The complaint alleges that these statements were materially
false and misleading because they failed to disclose and
misrepresented the following adverse facts, among others:

     (1) that the Company's internal controls were inadequate to
         record and document the Company's financial results;

     (2) that the Company was materially understating its bad
         debt reserve, thereby overstating its earnings;

     (3) that the Company was materially understating its
         accounts payable, thereby overstating its financial
         condition; and

     (4) as a result of the foregoing, the Company's financial
         statements were not prepared in accordance with
         Generally Accepted Accounting Principles and,
         therefore, were materially false and misleading.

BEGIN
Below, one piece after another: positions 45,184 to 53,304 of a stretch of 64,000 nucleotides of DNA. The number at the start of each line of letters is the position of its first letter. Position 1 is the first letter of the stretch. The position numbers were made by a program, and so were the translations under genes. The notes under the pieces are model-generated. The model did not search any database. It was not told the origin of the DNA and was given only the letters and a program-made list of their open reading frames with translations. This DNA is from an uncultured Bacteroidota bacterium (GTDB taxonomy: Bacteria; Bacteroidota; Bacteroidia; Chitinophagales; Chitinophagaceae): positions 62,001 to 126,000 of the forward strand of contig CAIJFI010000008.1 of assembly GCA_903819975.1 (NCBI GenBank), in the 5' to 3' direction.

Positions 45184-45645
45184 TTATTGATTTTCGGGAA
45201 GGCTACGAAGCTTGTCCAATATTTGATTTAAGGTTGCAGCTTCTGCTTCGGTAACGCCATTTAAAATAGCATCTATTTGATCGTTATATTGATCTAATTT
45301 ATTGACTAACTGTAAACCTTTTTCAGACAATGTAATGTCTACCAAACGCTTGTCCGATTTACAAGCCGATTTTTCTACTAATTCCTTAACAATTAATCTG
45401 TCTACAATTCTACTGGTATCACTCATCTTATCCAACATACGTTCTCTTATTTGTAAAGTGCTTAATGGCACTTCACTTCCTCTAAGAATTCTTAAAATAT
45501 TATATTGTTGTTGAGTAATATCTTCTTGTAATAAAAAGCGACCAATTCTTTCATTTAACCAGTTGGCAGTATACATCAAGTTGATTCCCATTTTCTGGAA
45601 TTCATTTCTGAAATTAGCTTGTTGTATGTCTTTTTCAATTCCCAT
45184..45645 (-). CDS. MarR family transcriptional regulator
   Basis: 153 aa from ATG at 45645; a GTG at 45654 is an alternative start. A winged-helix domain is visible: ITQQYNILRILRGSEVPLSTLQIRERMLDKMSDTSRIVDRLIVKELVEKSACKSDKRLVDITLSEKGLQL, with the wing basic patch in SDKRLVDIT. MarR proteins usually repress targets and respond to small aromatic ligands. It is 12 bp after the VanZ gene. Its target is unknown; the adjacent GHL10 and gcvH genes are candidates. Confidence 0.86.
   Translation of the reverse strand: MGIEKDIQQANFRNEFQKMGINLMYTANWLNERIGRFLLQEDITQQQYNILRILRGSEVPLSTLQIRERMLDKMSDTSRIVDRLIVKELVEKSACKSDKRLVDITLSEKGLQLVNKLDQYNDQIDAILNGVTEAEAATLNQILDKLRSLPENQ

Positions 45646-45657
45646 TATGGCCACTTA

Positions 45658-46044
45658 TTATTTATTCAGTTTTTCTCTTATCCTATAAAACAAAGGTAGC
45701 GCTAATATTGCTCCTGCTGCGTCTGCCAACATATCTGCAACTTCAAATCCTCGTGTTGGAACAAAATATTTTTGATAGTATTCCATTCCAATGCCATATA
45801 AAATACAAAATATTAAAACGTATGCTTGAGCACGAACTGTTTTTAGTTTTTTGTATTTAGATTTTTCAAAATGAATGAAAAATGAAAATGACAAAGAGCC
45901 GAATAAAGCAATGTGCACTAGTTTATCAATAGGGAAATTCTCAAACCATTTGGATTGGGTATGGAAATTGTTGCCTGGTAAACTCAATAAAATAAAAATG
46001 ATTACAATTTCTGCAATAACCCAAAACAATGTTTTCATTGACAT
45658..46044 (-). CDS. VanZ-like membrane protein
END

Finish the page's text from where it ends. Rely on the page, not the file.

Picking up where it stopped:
On February 14, 2003, Central Parking shocked the market when it
announced that it would be taking a charge to increase its bad
debt reserve and that it would be taking a charge to increase
its accounts payables.  In response to this announcement, the
price of Central Parking common stock dropped from $15.82 on
February 13, 2003 to a close of $12.31 on February 14, 2003, or
a single-day decline of more than 22%, on more than seven times
normal trading volume.

For more details, contact Marc S. Henzel by Mail: 273 Montgomery
Ave., Suite 202, Bala Cynwyd, PA 19004 by Phone: 610-660-8000 or
888-643-6735 by Fax: 610-660-8080 by E-Mail: mhenzel182@aol.com
or visit the firm's Website: http://members.aol.com/mhenzel182       


CERNER CORPORATION: Marc Henzel Lodges Securities Suit in W.D MO
----------------------------------------------------------------
The Law Offices of Marc S. Henzel initiated a securities class
action in the United States District Court for the Western
District of Missouri, on behalf of purchasers of Cerner